This is the simplest mode of
starting of Induction Motor where the stator is directly connected to the mains
supply as shown in figure below.

The motor starts with its
own characteristics. When it is switched on, the motor behaves like a
transformer with its secondary, formed by the very low resistance rotor cage,
in short circuit. There is a high induced current in the rotor which results in
a current peak in the mains supply:

Current on starting = 5 to 8 times of rated current.

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Such a large current of
short duration do not harm rugged squirrel cage induction motor, but the high
current may cause objectionable voltage drop in the power supply line feeding
to the Induction Motor. This large voltage drop causes undesirable dip in the
supply line voltage which will affect the operation of other equipment
connected to the same source of supply. If the supply system is of sufficient
power capacity and high starting current of squirrel cage induction motor do
not cause objectionable voltage drop in the supply line voltage then DOL
starting should be preferred.

Now have better
understanding of DOL starting of Squirrel Cage Induction Motor, we will
calculate the ratio of Starting Torque T

_{est}and Full Load Torque T_{fl}.
As we know that torque in
Induction Motor is given as,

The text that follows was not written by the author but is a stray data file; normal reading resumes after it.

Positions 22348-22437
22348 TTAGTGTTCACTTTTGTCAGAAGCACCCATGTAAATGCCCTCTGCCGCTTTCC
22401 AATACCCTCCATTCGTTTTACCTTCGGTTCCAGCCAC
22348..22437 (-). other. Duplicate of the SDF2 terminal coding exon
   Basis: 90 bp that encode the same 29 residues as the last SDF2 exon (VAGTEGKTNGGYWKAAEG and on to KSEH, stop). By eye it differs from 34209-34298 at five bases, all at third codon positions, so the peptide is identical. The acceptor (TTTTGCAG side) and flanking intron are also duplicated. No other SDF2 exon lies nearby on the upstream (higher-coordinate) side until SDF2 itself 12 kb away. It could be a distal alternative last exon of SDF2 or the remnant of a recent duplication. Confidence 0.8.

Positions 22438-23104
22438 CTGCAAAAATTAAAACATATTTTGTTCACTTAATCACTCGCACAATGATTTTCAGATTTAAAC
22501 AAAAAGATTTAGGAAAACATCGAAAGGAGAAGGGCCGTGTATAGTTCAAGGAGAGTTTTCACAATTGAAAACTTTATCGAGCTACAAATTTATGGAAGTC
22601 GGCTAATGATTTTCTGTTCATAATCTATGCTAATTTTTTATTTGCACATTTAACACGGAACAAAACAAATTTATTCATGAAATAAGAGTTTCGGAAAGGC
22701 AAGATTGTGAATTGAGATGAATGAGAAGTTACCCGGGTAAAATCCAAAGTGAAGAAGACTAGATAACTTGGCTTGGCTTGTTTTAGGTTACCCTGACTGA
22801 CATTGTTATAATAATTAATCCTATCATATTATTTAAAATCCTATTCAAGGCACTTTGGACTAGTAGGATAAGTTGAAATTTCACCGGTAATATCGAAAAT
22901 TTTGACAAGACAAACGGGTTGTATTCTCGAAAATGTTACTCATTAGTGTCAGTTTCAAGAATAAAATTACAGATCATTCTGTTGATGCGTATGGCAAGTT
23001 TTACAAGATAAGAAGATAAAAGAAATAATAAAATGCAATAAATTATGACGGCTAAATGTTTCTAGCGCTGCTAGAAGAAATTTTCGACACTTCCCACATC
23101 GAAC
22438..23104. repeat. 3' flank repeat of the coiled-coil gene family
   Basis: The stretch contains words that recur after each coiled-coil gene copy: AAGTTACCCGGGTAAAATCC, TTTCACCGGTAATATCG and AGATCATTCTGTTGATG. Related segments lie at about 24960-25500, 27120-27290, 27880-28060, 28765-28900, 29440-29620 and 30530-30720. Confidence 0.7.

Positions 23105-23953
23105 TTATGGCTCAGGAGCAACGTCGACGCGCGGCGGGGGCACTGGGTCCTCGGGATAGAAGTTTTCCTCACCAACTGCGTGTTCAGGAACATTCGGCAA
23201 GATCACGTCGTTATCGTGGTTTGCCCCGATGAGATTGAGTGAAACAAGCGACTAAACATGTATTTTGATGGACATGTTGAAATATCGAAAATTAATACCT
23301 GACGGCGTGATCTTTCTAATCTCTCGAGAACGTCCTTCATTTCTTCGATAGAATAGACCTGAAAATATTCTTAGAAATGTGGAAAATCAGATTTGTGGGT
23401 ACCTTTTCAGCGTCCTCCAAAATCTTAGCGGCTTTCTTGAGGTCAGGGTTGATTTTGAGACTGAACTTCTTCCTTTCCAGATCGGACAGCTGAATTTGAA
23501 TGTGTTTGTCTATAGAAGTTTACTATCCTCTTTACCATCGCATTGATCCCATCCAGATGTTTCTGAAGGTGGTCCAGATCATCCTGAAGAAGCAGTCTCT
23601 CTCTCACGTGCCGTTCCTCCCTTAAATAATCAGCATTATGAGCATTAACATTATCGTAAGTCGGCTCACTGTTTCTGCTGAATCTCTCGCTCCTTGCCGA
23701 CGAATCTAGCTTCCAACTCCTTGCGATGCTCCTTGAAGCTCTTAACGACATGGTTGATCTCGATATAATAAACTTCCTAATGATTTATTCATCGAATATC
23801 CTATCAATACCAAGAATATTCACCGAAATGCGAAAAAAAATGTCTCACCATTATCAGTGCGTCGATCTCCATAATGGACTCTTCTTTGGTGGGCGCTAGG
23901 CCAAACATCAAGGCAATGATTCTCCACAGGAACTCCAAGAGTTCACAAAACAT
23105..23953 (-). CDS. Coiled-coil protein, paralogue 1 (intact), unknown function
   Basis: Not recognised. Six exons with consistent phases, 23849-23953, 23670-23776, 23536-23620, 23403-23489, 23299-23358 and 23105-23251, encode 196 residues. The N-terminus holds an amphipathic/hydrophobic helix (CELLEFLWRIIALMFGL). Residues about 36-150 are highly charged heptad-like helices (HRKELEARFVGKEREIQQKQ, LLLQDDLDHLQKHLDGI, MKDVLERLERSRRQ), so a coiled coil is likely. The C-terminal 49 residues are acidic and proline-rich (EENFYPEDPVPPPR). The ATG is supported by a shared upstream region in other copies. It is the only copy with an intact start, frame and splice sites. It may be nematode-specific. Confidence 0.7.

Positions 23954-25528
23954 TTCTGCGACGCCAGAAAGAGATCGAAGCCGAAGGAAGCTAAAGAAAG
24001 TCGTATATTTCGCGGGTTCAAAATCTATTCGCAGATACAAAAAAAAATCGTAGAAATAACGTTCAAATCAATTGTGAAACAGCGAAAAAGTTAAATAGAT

T

_{e}= I_{2}^{2}r_{2}/ w_{s}s
Where I

_{2}is rotor current, r_{2}is rotor resistance, ws is synchronous speed and s is slip.
Therefore ratio of starting
torque and full load torque,

T

_{est}/ T_{fl}= (I_{2st}^{2}/ I_{2fl}^{2}) s_{fl }……..[As slip during starting, s =1] ……….(1)
Here I

_{2st}and I_{2fl}are per phase rotor current during starting and at full load respectively.
From the basic concept of
Induction Motor, we know that Induction motor behaves as a Transformer and
therefore the concept of transformer action can be applied here. Neglecting no
load current we can write as,

Stator mmf = Rotor mmf

I

_{st}x Effective Stator Turns = I_{2st}x Effective Rotor Turns
⇒
I

_{st}= (Effective rotor to stator turn ratio)xI_{2st}_{}

Hence for starting and full
load current we can write as,

I

_{st}/ I_{fl}= [(Effective rotor to stator turn ratio)xI_{2st}] / [(Effective rotor to stator turn ratio)xI_{2fl}]
⇒ I

_{st}/ I_{fl}= I_{2st }/ I_{2fl}………………………..(2)
From equation (1) and (2),

T

_{est}/ T_{fl}= (I_{st}^{2}r_{2}/ I_{fl}^{2}r_{2}) s_{fl}_{}

⇒ T

_{est}/ T_{fl}= (I_{st}/ I_{fl})^{2}s_{fl}_{}

But during starting an
induction motor behaves as a Transformer having secondary shorted, hence
starting current will be short circuit current I

_{sc}. Therefore,
T

_{est}/ T_{fl}= (I_{sc}/ I_{fl})^{2}s_{fl}_{}

From the above equation we
observe that starting torque in DOL or Direct-on-Line Starting is high. The
average starting torque is in DOL starting,

Torque on starting = 0.5 to
1.5 rated Torque.

In spite of advantages of
DOL or Direct-on-Line Starting (being simple equipment, high starting torque,
fast start, low cost), direct on-line starting is only suitable when for the
following cases:

1) The
power of the motor is low compared to that of the mains, which limits
interference from inrush current.

2) The
machine to drive does not need to speed up gradually or has a damping device to
limit the shock of starting.

3) The
starting torque can be high without affecting machine operation or the load
that is driven.

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